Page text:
IN CASE YOU MISSED IT:
Good morning sweet readers! LL finally got around on his vacation to watching the “new” Indiana Jones movie. Man, did that stink. LL had to turn it off once Shia LaBoeuf started swinging on vines in the Amazon. Is that guy contractually obligated to ruin franchises from LL’s childhood? News time:
Councilmember Ronald Moten?: It’s looking more likely that Peaceoholics co-founder/mayoral campaign strategist/music mogul Ron Moten might actually run for the Ward 7 council seat next year. This is good news for anyone who enjoys political theater because, love him or hate him, Moten is easily one of the most entertaining characters in the tragicomedy known as D.C. politics. Moten told LL yesterday that he’ll do it if enough residents of Ward 7 show that they are serious about supporting him. What perfect timing then, for a positive profile of Moten by the Post‘s Courtland Milloy. “No doubt Moten has something of a hustlers’ streak and rubs many people the wrong way. But if he sometimes has difficulty transitioning from a streetwise persona to a more suite-wise sophisticate, at least part of the problem could be a result of the vast distance between the worlds he’s seeking to bridge,” write Milloy before quoting Del. Eleanor Holmes Norton saying Moten is “a man with unusual experience, well-known for his effective works.” For a must-read on Moten (which he probably hates) see this Washington City Paper profile from 2009. And LL just jogged his own memory banks and recalled that the first time he ever met Moten was caught on tape. “Chairman Gray, how can you call me a crony, sir?” Ah, memories.
AFTER THE JUMP: These Hearings Are B.S.; House Republicans to D.C.: Show Us Your Money;
These Hearings Blow: The Times‘ Jeffery Anderson has a sharp-elbowed piece about the likelyhood of Ward 3 Councilmember Mary Cheh‘s hearings on the Gray administration’s hiring practices being a “political dead end,” especially if key witnesses like Sulaimon Brown don’t even bother to show up (please come, Sulaimon, for the sake of the press corps). “Given signs that key witnesses are refusing to comply with subpoenas issued by Committee Chairwoman Mary Cheh, observers say District residents should brace themselves for a hearing — if not a final committee report — of little consequence. Lost in the rhetoric of nepotism and public integrity that has emanated from Ms. Cheh’s committee hearings is a trail of conflicting testimony and unanswered, if not unasked, questions.” Cue anonymous council staffer sniping at Cheh: “Is she caught between a rock and a hard place? Yes. Has it influenced her handling of the matter? Absolutely.”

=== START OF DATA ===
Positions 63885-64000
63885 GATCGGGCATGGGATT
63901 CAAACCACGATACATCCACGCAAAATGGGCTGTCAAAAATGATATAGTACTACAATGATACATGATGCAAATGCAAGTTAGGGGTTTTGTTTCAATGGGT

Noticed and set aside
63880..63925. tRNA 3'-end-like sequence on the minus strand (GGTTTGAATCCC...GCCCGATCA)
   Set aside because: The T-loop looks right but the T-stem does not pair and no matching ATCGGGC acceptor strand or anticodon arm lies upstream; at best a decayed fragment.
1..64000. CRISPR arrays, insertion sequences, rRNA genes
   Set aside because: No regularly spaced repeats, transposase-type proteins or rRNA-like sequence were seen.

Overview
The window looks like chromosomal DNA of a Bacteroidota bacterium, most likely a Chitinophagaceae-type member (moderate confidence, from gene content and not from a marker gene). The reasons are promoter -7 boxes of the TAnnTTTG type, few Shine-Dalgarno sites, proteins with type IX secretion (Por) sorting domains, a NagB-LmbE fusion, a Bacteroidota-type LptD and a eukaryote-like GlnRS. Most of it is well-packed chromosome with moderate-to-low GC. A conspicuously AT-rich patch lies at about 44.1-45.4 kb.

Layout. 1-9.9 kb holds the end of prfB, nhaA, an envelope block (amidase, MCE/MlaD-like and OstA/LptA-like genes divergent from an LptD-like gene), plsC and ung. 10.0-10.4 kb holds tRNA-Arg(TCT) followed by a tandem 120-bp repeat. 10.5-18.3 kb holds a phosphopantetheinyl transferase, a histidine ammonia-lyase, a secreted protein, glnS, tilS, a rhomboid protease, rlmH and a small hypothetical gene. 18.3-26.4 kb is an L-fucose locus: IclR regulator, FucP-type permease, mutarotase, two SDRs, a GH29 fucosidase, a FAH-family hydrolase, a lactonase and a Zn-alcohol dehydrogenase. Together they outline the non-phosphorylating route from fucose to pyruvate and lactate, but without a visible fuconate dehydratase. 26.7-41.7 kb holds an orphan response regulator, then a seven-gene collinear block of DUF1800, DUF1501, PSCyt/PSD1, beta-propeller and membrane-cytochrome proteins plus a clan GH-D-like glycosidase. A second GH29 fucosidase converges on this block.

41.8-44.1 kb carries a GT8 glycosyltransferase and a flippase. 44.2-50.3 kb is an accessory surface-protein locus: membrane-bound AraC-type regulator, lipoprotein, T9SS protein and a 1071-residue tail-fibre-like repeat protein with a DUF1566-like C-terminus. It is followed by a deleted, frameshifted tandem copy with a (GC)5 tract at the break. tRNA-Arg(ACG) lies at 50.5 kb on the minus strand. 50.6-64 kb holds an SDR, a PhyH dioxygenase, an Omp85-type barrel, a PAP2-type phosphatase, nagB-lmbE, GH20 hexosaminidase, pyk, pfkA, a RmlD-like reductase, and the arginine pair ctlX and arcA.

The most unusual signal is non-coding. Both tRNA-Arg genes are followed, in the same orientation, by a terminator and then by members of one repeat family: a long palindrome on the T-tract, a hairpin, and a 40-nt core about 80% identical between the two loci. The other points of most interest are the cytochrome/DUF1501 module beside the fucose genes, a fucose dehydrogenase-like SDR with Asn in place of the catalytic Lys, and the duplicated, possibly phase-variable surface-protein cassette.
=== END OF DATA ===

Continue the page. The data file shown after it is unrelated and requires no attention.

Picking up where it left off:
House Republicans to D.C.: Show Us Your Money: The House Oversight Committee has invited Mayor Gray, Council Chairman Kwame “Fully Loaded” Brown and other city bigwigs to come justify the city’s budget at a hearing tomorrow morning. “The subcommittee’s chairman, Rep. Trey Gowdy, R-SC., has called the hearing to examine the fiscal sustainability of D.C. spending,” the committee says in a news release, before reminding everyone about the control board. Umm, is this a sign that overlord Gowdy is about to get all up in D.C.’s business? Or is he just going through the motions? LL doesn’t know! Per the AP: “Ilir Zherka, executive director of D.C. Vote, a nonpartisan group that lobbies for more independence for the District, said Thursday’s hearing was another unwelcome intrusion into local affairs. The group was planning another protest on Capitol Hill Wednesday. ‘We suspect they have ulterior motives in holding this hearing,” Zherka said. ‘We’ll see on Thursday what those are.’ Brown, however, said he had no reason to question Gowdy’s motives. ‘I’ve only known him to want to be helpful in terms of the District of Columbia,’ the council chairman told AP.”
You’re In Charge: In a piece about the D.C. Council tweaking the mayor’s budget to include more funding for police officers, BikeShare and $1 Circulator bus rides, Chairman Brown gets the quote of the day award. Brown says his top priority is going to be restore funding in the mayor’s budget for homeless shelters and victims of domestic violence. But other than that, Brown says he’s likely to defer to the mayor, who once led the Department of Human Services in the 90s, on other social services budget cuts. “If it was any other mayor that sent down these cuts, I might pause,” Brown said. “But I had to take a second and say, ‘You know, this is a man whose whole life has been in this area.’ So, the least I can do is say, ‘He’s put some thought into it.’”
In Other News: Clarification on the number of DCPS employees who need to find a new job.
Gray sked: Weekly presser at 10 a.m.; Meeting with Iraeli ambassador at 11:30 a.m.
Council sked: Budget work galore.